In some contexts, the term "pound" is used almost exclusively to refer to the unit of force and not the unit of mass. In those applications, the preferred unit of mass is the slug, i.e. lbf*s^2/ft. In other contexts, the unit "pound" refers to a unit of mass. In circumstances where there may otherwise be ambiguity, the symbols "lbf" and "lbm" and the terms "pounds-force" and "pounds-mass" can be used to distinguish.
Gav wrote:Although, I wouldn't guess the feathers would be "considerably lighter." Probably more like 0.999 pounds. Someone want to figure it out?
Javelin wrote:Sure! How tightly packed are the feathers?
Gav wrote:Javelin wrote:Sure! How tightly packed are the feathers?
In fact, I think there isn't a difference in weight in either case. The "buoyancy" is caused by the total displacement of air, and adding air doesn't displace any more air. Like, if you had a bunch of ping pong balls in water, their total buoyancy wouldn't be affected by if they were closely packed and glued together in one big hunk, or in BCC form, or into a huge hollow (water-filled) sphere.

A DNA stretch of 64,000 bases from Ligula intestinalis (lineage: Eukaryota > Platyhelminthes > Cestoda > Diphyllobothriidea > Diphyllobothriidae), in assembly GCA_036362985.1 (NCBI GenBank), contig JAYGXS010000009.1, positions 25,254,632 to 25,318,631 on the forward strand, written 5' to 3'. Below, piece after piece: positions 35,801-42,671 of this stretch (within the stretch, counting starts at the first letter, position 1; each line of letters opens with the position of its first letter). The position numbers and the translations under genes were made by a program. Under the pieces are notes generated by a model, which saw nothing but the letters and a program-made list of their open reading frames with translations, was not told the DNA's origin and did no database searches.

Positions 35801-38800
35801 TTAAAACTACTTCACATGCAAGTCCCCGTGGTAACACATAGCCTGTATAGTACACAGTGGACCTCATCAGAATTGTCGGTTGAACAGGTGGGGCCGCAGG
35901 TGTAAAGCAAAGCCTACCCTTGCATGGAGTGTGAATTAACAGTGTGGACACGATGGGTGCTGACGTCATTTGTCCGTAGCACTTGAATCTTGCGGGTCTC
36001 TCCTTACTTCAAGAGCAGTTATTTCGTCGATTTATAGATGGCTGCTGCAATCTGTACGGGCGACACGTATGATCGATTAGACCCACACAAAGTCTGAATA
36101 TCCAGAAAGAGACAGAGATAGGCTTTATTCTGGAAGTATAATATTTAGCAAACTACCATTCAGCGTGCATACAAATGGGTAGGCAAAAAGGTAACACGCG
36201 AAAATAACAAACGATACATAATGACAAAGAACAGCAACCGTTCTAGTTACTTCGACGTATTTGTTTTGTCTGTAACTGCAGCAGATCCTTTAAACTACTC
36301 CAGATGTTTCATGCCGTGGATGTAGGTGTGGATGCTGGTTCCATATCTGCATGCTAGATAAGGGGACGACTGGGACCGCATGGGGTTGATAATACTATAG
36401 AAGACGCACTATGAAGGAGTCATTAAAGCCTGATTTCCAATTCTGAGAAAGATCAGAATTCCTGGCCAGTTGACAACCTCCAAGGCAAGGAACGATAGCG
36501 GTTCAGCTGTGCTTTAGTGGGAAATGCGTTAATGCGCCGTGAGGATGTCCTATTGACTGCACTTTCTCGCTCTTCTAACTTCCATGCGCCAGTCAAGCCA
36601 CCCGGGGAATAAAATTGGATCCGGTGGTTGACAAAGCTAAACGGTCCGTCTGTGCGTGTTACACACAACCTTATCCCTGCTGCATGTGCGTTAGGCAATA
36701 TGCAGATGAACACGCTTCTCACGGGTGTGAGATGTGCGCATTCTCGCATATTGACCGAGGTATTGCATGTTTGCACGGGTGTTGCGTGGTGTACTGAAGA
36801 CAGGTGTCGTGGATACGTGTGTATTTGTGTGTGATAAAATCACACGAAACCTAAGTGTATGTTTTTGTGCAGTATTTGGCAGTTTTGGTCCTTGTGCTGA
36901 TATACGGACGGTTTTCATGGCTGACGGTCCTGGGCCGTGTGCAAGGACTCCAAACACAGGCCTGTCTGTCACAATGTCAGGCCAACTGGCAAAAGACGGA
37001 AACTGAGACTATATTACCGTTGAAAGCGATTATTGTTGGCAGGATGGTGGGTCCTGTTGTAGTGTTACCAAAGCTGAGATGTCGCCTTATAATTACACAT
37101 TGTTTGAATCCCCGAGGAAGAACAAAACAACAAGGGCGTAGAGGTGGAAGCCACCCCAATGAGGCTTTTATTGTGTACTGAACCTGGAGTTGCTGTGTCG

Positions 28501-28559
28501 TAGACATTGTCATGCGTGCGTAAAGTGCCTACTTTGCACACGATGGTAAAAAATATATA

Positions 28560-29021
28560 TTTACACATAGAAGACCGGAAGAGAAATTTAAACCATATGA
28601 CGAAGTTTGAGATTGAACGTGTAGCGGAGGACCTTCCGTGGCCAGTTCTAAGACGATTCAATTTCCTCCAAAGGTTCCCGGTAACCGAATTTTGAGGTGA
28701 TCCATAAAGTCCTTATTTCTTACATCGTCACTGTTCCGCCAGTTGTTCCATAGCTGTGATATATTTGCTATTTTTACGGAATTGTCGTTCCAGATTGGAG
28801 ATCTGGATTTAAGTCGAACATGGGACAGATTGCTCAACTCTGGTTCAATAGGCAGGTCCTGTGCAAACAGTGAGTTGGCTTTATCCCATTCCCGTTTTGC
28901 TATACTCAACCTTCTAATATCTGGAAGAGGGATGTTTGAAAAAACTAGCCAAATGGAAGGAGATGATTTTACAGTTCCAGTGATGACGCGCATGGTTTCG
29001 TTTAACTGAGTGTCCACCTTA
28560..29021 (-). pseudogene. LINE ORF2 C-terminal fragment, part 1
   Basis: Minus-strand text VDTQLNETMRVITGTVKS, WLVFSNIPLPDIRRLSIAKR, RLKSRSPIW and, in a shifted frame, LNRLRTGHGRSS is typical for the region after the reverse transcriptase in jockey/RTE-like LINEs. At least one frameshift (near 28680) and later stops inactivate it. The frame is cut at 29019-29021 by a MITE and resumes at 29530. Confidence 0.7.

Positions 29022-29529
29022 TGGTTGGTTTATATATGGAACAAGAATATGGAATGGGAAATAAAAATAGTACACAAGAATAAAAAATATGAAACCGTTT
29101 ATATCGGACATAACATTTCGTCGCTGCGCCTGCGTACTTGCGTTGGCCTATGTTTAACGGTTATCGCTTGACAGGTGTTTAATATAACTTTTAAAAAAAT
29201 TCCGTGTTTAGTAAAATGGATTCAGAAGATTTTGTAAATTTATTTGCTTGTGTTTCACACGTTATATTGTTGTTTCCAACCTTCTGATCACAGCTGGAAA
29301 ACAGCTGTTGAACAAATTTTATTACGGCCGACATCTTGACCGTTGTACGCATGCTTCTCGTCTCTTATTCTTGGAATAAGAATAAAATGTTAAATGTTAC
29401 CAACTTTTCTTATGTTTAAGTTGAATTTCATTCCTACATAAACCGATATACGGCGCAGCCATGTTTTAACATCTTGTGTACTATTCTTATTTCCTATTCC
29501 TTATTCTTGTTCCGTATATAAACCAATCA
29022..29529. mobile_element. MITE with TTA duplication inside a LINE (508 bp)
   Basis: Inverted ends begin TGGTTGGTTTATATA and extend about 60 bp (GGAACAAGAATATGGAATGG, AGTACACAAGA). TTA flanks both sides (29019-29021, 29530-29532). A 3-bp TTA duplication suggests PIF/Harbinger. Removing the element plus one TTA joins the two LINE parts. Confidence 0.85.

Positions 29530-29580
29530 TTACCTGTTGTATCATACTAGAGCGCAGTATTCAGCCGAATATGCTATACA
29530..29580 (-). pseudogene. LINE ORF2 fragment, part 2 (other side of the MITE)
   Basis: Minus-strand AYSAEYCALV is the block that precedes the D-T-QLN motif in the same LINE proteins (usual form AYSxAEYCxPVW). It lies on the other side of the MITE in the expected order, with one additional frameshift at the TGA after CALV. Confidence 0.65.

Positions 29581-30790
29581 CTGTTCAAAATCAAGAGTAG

So I think all you need is the feathers' density without air. Am I thinking about this right?
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